Report: Nearly 23% of public school students are “at-risk” for academic failure for 2020-21

The report says overall only just over 9% of charter students are considered “at-risk.”

State Superintendent Catherine Truitt briefs media from the Emergency Operations Center in Raleigh. Photo via N.C. Dept. of Public Safety

RALEIGH — A report that says nearly 23% of public school students and just over 9% of public charter schools students are at-risk for academic failure this school year is headed to lawmakers.

The report was presented by State Supt. Catherine Truitt at a Senate Education/Higher Committee hearing. The news comes on the heels of a failed veto override of Senate Bill 37, which seeks to return K-12 students to five-day-a-week in-person instruction.

While discussing the report, Truitt said the data shows a “lost year of learning” and she also advocated for all students to return to the classroom, calling Plan B worse than a “slight” risk COVID-19 poses under Plan A.  In her remarks, she also said schools should consider moving from six-feet social distancing to 3-feet.

The five-page report includes several notes prior to the presentation of the data. One note cautions against extrapolating from the data.

“NCDPI cautions extrapolation of this data because definitions of at-risk students are locally determined to ensure effective interventions are in place and students’ needs are best met,” the report reads.

According to the report notes, the data is a bit of a mixed bag. The report says some public and charter schools “chose to share data aligned with the number of students who may not be promoted to the next grade-level” but other schools chose to report students “who were currently at-risk but may be promoted to the next grade-level.”

Image from new education report

The final questions in the survey asked schools to anticipate end-of-the-year student data without the ability to know how interventions may play out.

The report results contain six tables, broken down to three each for public schools and charter schools

The first two tables reported the number of students who are at-risk for academic failure and are not successfully progressing toward grade-level promotion for the number of public and charter school students, respectively.

Statewide, for public schools overall, 311,076 out of 1,357,689 students (22.91%) are considered at-risk.

Highest percentage is in grade nine 32,904 out of 119,672 (27.50%), followed by seventh grade (25.81%), eighth grade (26.07%) and first grade (25.68%). The only grade to drop below 20% is high school seniors, grade 12 with 14,675 students at-risk out of 101,323 or 14.48%.

For charter schools overall, 11,607 (9.23%) out of 125,712 students were considered at-risk for academic failure. The highest rate was in grade nine, with 921 out of 7,340 students or 12.55%. That was followed by grade 3 (10.46%) and grade 8 (10.07%). The rest of the grades had percentages under 10%.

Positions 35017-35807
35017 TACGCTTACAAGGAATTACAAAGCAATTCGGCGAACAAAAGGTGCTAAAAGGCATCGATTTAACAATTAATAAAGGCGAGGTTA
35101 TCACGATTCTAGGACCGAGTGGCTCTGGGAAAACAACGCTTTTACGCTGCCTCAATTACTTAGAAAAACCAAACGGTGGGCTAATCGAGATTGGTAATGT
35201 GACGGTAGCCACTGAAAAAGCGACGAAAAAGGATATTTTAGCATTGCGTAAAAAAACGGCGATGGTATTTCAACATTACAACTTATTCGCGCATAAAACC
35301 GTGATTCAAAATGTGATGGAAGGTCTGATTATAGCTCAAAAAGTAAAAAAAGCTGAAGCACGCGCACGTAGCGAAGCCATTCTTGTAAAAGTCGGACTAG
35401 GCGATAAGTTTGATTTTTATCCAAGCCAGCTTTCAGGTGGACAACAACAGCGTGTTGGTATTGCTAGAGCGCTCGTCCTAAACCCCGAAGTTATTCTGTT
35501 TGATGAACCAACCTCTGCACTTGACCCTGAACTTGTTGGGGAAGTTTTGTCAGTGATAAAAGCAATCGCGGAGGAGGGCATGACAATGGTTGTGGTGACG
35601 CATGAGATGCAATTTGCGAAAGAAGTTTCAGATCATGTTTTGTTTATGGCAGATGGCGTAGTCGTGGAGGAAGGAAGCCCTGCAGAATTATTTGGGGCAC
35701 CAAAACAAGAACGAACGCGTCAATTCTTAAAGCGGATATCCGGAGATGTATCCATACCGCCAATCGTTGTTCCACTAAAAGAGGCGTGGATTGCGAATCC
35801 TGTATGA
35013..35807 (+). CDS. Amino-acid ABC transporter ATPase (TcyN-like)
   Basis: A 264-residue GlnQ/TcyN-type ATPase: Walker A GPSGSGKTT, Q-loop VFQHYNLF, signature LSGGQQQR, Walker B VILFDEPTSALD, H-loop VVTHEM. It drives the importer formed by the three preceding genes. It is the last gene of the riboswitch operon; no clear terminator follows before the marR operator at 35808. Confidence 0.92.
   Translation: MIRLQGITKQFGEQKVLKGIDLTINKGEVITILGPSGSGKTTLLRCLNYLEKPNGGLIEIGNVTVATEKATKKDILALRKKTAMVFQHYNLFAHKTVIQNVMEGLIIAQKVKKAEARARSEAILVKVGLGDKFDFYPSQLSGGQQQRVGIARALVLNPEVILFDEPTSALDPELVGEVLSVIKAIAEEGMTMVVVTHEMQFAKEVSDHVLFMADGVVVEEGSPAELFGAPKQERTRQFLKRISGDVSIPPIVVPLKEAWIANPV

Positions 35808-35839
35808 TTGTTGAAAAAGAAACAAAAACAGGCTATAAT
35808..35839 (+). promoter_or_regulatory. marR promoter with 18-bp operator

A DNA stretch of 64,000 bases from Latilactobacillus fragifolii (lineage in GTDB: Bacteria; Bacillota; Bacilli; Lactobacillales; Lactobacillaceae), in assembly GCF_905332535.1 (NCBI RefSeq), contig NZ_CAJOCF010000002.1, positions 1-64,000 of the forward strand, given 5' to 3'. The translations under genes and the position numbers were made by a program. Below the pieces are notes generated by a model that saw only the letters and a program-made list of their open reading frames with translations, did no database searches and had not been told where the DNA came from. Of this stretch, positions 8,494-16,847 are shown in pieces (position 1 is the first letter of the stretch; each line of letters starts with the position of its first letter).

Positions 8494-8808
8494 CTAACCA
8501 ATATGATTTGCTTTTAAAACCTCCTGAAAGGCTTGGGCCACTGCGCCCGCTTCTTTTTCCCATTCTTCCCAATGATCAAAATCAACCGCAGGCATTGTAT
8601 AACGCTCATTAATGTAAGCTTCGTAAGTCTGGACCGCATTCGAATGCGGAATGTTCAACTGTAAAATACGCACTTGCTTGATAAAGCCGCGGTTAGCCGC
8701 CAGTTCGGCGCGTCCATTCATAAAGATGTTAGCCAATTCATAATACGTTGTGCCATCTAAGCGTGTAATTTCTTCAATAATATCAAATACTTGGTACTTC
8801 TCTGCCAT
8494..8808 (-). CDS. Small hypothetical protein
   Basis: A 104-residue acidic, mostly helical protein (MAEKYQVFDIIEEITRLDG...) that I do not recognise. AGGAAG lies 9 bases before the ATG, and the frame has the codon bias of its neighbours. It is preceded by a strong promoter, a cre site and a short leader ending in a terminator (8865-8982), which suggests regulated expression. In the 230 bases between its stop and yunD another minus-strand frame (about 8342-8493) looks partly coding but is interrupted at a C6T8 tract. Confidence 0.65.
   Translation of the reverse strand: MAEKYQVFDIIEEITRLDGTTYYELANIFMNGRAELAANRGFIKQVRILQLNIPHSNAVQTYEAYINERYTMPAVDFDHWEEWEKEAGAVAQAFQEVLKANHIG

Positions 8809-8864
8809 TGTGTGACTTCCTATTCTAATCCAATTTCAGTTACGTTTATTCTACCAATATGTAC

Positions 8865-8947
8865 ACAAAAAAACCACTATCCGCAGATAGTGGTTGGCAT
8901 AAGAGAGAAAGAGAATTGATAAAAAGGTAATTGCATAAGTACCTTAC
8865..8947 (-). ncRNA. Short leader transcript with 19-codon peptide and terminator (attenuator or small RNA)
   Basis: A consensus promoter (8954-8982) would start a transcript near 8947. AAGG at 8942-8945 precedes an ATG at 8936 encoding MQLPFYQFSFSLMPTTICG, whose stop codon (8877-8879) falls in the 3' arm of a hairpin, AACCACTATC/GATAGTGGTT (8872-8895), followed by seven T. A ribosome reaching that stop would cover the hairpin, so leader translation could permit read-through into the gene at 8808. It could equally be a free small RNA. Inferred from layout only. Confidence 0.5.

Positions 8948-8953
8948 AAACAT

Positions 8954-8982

Tables three and four examined the number of public schools and charter schools anticipating a 10% or greater change in the number of students at-risk by the end of the 2020-2021 school year.

For public schools, 667 (44%) anticipate a 10% or greater change in the number of at-risk students by the end of the current school year. 854 schools did not expect a 10% or greater change.  50% of schools responding that they expect a 10% or greater change in seventh-graders which was followed by 49% for both sixth and eighth-graders. The grade with the lowest percentage for schools expecting a 10% or greater change is high school seniors, at 38%.

Overall, 253 (12%) charter schools reported they are anticipating a change of 10% or more, while 1,905 did not.  For charter schools, the sixth grade had the highest percentage in this category with 29 schools (17%) anticipated an increase of 10% or more while 137 schools for grade six did not. The next closest was third grade, with 26 schools or 16%. Kindergarten and eighth grade tied at 14%.

Tables five and six dealt with the anticipated percentage change in the number of at-risk students by the end of the year from the pool of schools, public and charter respectively, who anticipated a significant change.

For public schools, 667 (44%) anticipating a 10% or greater change had -28.90% for the average percentage change of at-risk students. Charter schools anticipating a 10% or greater change totaled 253 (12%) with the average percentage change of at-risk students at -31.29%.

link to a more detailed set of data by school as well as the original survey is accessible in the report.

About A.P. Dillon 509 Articles
A.P. Dillon is a North State Journal reporter located near Raleigh, North Carolina. Find her on Twitter: @APDillon_